Emily Ursuliak: When I was an undergraduate student my mentor was my first creative writing professor, Rod Schumacher. He was the one who told me I should study creative writing at the graduate level. He gave me really good advice when I was deciding on which programs to apply for. He told me to read the books of the professors in the programs and find someone whose writing I admired, whose skills I felt I was lacking. I read the books of several different professors and then devoured Suzette Mayr’s novel Moon Honey and knew she was who I wanted to work with. Suzette has a way of making you feel like you’re really in the body of the character. The physicality of her characters is so rich. I knew that’s what I was missing. All my previous characters had been floating heads; I didn’t really write about what it was like to be in their bodies. The choice was pretty clear to me. Another important factor is that Calgary is only a couple of hours from where I grew up. I’m pretty close to my family and it would have been hard to be too far away from them.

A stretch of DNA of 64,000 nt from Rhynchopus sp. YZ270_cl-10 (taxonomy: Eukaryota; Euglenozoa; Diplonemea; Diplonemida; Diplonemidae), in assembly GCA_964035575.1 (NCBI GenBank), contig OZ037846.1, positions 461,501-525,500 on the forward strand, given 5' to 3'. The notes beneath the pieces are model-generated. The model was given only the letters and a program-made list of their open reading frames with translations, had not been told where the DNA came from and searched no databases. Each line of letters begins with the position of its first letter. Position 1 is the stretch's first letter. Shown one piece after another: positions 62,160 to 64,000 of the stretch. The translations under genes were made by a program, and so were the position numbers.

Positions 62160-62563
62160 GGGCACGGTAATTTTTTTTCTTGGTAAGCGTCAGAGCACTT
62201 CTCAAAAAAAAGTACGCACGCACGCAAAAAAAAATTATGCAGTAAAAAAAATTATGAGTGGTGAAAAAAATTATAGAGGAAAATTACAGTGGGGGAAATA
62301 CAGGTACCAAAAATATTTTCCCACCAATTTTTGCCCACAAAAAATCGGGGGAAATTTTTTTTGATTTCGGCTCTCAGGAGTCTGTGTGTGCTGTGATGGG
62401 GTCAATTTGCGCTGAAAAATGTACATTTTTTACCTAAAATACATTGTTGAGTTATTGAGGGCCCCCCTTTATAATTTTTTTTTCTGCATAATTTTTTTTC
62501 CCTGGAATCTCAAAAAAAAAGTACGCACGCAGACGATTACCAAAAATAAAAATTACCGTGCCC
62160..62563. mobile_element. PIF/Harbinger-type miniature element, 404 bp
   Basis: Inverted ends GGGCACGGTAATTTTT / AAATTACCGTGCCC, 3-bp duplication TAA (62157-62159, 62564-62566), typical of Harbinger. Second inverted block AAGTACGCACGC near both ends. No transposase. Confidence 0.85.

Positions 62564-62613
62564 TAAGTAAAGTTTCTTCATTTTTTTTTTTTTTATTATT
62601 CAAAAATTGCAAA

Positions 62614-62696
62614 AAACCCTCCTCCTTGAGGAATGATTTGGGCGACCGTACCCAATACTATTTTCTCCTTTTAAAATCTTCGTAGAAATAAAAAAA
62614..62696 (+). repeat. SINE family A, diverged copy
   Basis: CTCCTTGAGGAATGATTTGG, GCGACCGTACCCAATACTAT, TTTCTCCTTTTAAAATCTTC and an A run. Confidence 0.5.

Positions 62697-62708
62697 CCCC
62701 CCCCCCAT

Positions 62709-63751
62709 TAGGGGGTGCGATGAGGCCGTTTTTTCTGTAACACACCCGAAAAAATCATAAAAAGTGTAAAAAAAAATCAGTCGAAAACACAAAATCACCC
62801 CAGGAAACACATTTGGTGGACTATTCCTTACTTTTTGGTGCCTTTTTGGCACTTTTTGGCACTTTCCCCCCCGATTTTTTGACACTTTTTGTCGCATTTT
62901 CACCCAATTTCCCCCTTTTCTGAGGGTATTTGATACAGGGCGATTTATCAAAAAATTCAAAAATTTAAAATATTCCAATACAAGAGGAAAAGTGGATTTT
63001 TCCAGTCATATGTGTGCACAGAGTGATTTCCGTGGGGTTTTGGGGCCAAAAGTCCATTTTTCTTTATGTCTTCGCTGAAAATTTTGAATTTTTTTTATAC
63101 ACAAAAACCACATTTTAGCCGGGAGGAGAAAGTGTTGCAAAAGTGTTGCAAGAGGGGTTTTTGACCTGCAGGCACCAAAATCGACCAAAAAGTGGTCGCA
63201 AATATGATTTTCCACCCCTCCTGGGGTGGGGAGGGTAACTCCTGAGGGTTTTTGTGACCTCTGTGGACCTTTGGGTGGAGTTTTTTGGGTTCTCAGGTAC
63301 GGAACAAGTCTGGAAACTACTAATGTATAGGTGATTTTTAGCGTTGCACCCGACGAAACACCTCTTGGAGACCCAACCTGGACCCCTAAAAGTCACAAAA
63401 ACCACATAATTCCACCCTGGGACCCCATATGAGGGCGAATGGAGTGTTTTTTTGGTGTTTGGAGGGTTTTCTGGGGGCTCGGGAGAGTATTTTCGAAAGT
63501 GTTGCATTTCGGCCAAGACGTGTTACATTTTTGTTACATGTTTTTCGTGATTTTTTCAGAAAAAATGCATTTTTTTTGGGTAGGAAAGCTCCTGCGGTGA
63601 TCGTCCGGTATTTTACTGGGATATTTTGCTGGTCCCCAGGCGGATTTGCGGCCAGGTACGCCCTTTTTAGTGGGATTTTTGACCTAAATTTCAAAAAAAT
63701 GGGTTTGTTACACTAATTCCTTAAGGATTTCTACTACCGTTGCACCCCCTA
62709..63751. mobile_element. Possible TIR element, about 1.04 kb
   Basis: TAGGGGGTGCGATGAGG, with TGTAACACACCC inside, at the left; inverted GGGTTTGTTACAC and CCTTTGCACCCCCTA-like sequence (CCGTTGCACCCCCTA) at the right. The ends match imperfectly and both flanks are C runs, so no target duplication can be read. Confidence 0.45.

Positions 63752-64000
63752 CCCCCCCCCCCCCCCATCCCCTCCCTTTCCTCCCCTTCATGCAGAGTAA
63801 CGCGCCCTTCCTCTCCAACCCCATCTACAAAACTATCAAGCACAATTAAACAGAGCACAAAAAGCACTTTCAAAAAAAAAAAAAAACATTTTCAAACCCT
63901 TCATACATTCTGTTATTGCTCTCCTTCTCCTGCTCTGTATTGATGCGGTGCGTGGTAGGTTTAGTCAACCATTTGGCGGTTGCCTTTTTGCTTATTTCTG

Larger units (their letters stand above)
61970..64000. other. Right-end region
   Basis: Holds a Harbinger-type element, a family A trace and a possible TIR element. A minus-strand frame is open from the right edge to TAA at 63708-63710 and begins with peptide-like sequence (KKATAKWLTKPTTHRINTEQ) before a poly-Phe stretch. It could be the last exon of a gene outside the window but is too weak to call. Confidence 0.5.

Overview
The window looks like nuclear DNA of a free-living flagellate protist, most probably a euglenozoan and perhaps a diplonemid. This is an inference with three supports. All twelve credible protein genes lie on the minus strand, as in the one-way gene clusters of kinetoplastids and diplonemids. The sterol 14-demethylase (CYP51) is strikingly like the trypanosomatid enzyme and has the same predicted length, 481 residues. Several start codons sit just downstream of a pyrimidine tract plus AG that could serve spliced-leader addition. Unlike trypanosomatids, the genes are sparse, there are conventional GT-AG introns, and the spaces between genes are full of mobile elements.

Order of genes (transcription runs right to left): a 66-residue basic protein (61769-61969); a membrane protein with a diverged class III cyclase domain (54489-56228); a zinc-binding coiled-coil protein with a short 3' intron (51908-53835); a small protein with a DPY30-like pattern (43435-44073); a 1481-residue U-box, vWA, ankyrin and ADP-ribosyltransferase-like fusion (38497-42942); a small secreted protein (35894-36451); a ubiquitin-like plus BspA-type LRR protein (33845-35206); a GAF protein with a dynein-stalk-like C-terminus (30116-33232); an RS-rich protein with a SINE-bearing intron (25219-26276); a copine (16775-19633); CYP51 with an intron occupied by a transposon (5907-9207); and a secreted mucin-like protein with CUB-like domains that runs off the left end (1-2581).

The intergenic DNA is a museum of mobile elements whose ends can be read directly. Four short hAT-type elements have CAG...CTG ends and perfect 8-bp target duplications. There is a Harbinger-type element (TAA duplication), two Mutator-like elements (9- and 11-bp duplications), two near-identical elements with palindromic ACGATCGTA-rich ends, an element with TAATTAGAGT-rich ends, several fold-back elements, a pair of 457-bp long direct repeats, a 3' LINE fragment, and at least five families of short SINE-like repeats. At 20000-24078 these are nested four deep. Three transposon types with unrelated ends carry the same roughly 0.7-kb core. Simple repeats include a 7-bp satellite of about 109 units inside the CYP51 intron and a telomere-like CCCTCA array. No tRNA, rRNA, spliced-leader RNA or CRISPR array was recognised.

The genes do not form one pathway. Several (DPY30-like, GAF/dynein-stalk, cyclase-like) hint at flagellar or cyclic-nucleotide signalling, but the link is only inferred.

Geosi Gyasi: Poetry and Fiction – which of them is difficult to write?

Emily Ursuliak: They both are, and they’re both also very enjoyable, both for different reasons. In poetry the challenge is how detailed the work is. Sometimes I can spend an hour agonizing over one line. In fiction, especially in the novel form, the biggest challenge is creating a strong narrative frame, and making sure you stay consistent with the voice of your character. I feel less anxious about fiction though. I can run free in fiction and I don’t feel like I’m quite so hard on myself. It’s hard for me to let go of the idea of narrative, and I used to feel like my poetry was weaker because there was always a story in my poems and I couldn’t write a poem without doing that. I’m starting to accept that that’s just who I am as a writer, but I feel a lot more anxious about the quality of the poems I put out into the world.